– Social security provisions: Social protection coverage should be clarified between the trainee and the host organisation. This includes health insurance and insurance against accidents at the workplace. If the trainee is not a student, the host organisation and the trainee need to fulfil insurance obligations as stipulated by labour law in that country. Alternatively, the contractual arrangement could provide for insurance schemes to be paid by the host organisation or the trainee.
– Remuneration/cost compensation: If there is a mutual benefit for both the host organisation and the trainee in terms of knowledge transfer and learning, an unpaid traineeship may be appropriate. Therefore, a guideline on remuneration/compensation should stipulate that the written traineeship agreement specifies clearly what, if any, compensation or remuneration is offered, noting the role that remuneration / cost compensation can play in ensuring access to quality traineeships, and ultimately to certain professions, to (young) people from disadvantaged backgrounds.
– Partnership approach: In order to increase the number of high-quality traineeships, employers and host organisations should step up cooperation with public employment services (including through the EURES network), other public authorities, educational and training institutions and other employers to better exploit synergies, reduce costs, share best practices, improve the matching with potential trainees and so forth.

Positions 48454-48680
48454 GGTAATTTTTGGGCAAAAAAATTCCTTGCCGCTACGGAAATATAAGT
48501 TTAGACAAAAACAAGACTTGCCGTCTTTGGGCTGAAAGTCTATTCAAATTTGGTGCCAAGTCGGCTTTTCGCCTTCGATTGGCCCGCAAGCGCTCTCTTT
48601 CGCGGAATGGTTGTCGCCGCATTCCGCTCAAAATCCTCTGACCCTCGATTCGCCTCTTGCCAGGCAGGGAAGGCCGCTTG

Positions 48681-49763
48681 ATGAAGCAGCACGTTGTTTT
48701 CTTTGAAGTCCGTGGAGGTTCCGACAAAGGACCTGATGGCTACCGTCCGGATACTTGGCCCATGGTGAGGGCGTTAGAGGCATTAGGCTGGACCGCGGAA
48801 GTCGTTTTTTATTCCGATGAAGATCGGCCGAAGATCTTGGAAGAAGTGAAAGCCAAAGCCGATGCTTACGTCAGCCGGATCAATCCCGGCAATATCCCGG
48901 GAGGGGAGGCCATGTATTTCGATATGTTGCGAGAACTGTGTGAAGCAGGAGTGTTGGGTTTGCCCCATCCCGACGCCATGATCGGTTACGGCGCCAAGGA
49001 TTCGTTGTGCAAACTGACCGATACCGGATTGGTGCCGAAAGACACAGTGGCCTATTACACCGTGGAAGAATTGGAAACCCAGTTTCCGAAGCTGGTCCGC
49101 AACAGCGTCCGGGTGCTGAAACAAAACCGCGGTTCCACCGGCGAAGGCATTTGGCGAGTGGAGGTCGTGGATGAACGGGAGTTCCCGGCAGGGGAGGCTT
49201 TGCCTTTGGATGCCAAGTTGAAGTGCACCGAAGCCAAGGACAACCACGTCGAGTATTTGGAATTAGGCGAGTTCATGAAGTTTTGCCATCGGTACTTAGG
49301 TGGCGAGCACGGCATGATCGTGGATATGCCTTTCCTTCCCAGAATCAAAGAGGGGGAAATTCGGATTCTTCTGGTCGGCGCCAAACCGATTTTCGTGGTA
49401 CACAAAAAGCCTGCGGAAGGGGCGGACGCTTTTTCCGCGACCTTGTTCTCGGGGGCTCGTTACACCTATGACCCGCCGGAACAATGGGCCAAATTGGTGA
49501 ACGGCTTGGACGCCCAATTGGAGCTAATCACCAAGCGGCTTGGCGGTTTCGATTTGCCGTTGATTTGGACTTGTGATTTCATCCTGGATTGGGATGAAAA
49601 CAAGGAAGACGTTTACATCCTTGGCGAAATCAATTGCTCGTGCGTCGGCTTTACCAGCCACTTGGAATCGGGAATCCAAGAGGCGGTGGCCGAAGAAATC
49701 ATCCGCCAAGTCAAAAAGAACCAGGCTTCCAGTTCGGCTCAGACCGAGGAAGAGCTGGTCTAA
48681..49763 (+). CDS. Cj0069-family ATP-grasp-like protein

Such a quality framework could be limited to open-market traineeships and take the form of a recommendation (based on Articles 292, 153 TFEU) as announced in the Employment Package.
5.2. Quality label for traineeships
Another option would be to issue a quality label to host organisations, educational institutions, employment services and/or other relevant actors that comply with the quality framework or with a more limited set of quality principles. A quality label for specific sectors could also be considered.
Various solutions are possible. To achieve minimal compliance costs, the quality label could be awarded to organisations committing to the quality principles without requiring advance inspection or screening, on the understanding that duly justified complaints could lead to the withdrawal of the label. This would allow the label to be managed by a small external office or a stakeholder organisation. A quality label would be a non-regulatory solution to quality issues. However, the risk of this approach is that only a few organisations may apply for the label, particularly as at current demand for traineeships outstrips supply. Furthermore, many of those that apply are likely to be those that already offer high-quality traineeships, therefore it would not address the problem fully.
5.3. Creation of an information website